A Manual of Prayers for the Use of the Catholic Laity/Benediction of the Blessed Sacrament

2205664A Manual of Prayers for the Use of the Catholic Laity — Benediction of the Blessed Sacrament1889Clarence E. Woodman

Benediction of the Blessed Sacrament.

THE Benediction of the Blessed Sacrament is a Rite in which Jesus, in the Sacrament of His love, is not only exposed to the adoration of the faithful, but in which He, present in that Sacrament, is implored to bless the faithful present before the Altar. It is not so much the Priest who blesses the people by this Rite, as it is Jesus Christ Himself, in the Blessed Sacrament, who bestows His benediction upon them.

In this country Benediction usually follows Vespers. After the final Antiphon of the Blessed Virgin is said, the Priest, vested in surplice, stole, and cope, goes up to the Altar, while the choir sings the O salutaris Hostia; and opening the Tabernacle, he makes a genuflection, and taking out a consecrated Host enclosed in a kind of locket, called a luna, places this in the centre of the Monstrance or Ostensorium—a stand of gold or silver, with rays like the sun. He then descends to the foot of the Altar, and puts incense in the censer; kneeling again, he receives the censer from the hand of the acolyte, and incenses the Adorable Host. When the choir sings the second line of the Tantum ergo, all bow humbly down, and then, or during the Genitori, the Priest again incenses the Blessed Sacrament.

As soon as the choir has ended the hymn the Priest chants the Versicle; and after the Response he chants the Prayer of the Blessed Sacrament, and sometimes another prayer. He then

St. Mary's Dominican Convent. Belfast.

kneels again, and a veil is placed around his shoulders, after which he ascends again to the Altar, and, making a genuflection, takes the Monstrance, and, turning to the people, gives the Benediction in silence, making the sign of the Cross over the kneeling congregation.

Replacing the Host in the Tabernacle, he descends, and, preceded by his assistants, retires, while the choir chants the 116th Psalm, Laudate Dominum omnes gentes, or some other Psalm or Canticle permitted by the usage of the place.

During this holy Rite the devout worshipper may either join in the chant of the choir, or pour out his soul in aspirations of love, adoration, gratitude, petition, or contrition to the Sacred Heart of Jesus, thus humbled for our love.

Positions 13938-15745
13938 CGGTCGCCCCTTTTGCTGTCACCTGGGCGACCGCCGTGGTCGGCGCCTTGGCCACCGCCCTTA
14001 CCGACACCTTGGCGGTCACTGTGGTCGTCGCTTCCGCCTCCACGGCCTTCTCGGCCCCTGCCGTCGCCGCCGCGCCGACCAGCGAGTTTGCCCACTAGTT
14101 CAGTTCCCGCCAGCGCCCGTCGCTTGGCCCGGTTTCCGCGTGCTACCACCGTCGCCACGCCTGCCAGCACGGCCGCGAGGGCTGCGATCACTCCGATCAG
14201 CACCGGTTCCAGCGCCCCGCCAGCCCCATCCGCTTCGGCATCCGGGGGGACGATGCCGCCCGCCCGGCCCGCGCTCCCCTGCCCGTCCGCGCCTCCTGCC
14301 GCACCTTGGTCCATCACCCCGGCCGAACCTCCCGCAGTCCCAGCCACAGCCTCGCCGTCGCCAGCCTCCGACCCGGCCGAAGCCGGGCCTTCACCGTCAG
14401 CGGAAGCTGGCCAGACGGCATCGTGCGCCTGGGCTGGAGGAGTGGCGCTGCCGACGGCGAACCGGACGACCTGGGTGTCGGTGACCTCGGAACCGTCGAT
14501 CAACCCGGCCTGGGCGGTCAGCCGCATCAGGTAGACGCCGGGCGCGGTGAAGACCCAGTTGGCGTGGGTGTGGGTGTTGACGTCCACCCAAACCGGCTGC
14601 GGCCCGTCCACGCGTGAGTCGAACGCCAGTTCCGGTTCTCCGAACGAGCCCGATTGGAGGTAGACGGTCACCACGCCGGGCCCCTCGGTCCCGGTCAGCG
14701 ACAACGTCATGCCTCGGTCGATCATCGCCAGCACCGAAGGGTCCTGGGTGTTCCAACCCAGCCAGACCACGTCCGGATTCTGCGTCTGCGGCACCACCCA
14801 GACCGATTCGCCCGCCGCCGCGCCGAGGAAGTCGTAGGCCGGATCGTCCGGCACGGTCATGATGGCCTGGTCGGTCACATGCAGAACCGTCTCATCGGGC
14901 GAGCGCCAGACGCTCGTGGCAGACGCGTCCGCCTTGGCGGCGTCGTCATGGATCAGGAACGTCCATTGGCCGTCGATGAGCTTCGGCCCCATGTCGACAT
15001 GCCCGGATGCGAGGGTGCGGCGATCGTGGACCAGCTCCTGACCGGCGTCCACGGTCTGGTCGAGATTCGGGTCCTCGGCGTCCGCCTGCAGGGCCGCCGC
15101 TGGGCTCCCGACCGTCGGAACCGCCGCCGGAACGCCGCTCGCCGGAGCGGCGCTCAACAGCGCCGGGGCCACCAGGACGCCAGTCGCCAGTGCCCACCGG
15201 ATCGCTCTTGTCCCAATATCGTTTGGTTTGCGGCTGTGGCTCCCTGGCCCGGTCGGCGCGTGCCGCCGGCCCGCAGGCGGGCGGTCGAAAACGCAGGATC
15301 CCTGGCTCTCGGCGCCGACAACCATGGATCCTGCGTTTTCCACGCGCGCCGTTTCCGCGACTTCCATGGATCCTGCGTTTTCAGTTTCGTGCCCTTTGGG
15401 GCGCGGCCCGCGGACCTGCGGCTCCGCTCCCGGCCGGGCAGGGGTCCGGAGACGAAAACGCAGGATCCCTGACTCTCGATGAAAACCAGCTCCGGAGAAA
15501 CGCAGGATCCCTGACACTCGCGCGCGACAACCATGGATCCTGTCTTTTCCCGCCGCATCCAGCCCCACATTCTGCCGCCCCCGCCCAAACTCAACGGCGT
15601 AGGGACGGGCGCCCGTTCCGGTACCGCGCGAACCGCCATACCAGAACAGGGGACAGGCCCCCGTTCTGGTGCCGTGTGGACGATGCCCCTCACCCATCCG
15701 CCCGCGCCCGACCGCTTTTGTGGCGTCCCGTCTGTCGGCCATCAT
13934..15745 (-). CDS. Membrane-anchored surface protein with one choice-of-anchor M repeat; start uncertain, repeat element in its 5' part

When the Priest has exposed the Blessed Sacrament, the choir sings:

Qui cœli pandis ostium:
Bella premunt hostilia:
Da robur, fer, auxilium.

Uni trinoque Domino
Sit sempiterna gloria,
Qui vitam sine termino
Nobis donet in patria.

O SAVING Victim! opening wide
 The gate of Heaven to man below!
Our foes press on from every side;
 Thine aid supply, Thy strength bestow.

To Thy great Name be endless praise,
 Immortal Godhead! One in Three!
O grant us endless length of days
 In our true native land with Thee!

Here is frequently snug the Litany of Loreto (p. 65), or some hymn in honor of the Blessed Sacrament (p. 658).

Lastly is sung the Tantum Ergo; during which incense is again offered to the Blessed Sacrament, and all prostrate themselves at the second line.

TANTUM ergo Sacramentum,
 Veneremur cernui;
Et antiquum documentum
 Novo cedat ritui;
Præstet fides supplementum
 Sensuum defectui.

Genitori, Genitoque
 Laus et jubilation;
Salus, honor, virtus quoque
 Sit et benediction;
Procedenti ab utroque
 Compar sit laudatio.

DOWN in adoration falling,
 Lo! the sacred Host we hail!
Lo! oe'r ancient forms departing,
 Newer rites of grace prevail;
Faith for all defects supplying
 Where the feeble senses fail.

To the Everlasting Father,
 And the Son who reigns on high,
With the Holy Ghost proceeding
 Forth from each eternally,
Be salvation, honor, blessing,
 Might, and endless majesty. Amen.

Still kneeling, the Priest sings:

V. Panem de cœlo præstiti eis.

V. Thou gavest them bread from heaven.

R. Omne delectaimentum in se habentem.

R. Having in it the sweetness of every taste.

[In Easter-tide, and during the octave of Corpus Christi, Alleluia is added to V. and R.]

Rising, he sings the following prayer:


DEUS, qui nobis, sub sacramento mirabili, passionis tuæ memoriam reliquisti: tribue, quæsumus, ita nos corporis et sanguinis tui sacra mysteria venerari, ut redemptionis tuæ fructum in nobis jugiter sentiamus. Qui vivis et regnas in sæcula sæculorum.

O God, who, under a wonderful Sacrament, hast left unto us a memorial of Thy passion: grant us, we beseech Thee, so to venerate the sacred mysteries of Thy Body and Blood that we may ever perceive within ourselves the fruits of Thy Redemption: Who livest and reignest, world without end.

R. Amen.

R. Amen.

The Benediction Veil is now placed upon the shoulders of the Priest. He ascends the steps of the Altar, takes the Monstrance containing the Blessed Sacrament in his hands, and solemnly and in silence makes with It the sign of the Cross over the kneeling people. (Meanwhile a bell is rung by an acolyte.)

After the Blessed Sacrament has been replaced in the Tabernacle all rise and sing:

Psalm 116.

LAUDATE Dominum, omnes gentes: laudate eum, omnes populi.

Quouiam confirmata est super nos misericordia ejus: et veritas Domini manet in æternum.

Gloria Patri, etc.

O PRAISE the Lord, all ye nations: praise Him, all ye people.

For His mercy is confirmed upon us: and the truth of the Lord endureth for ever.

Glory be to the Father, etc.

During the singing of the Sicut erat of the Gloria, the Celebrant and ministers retire; and thus ends the Benediction.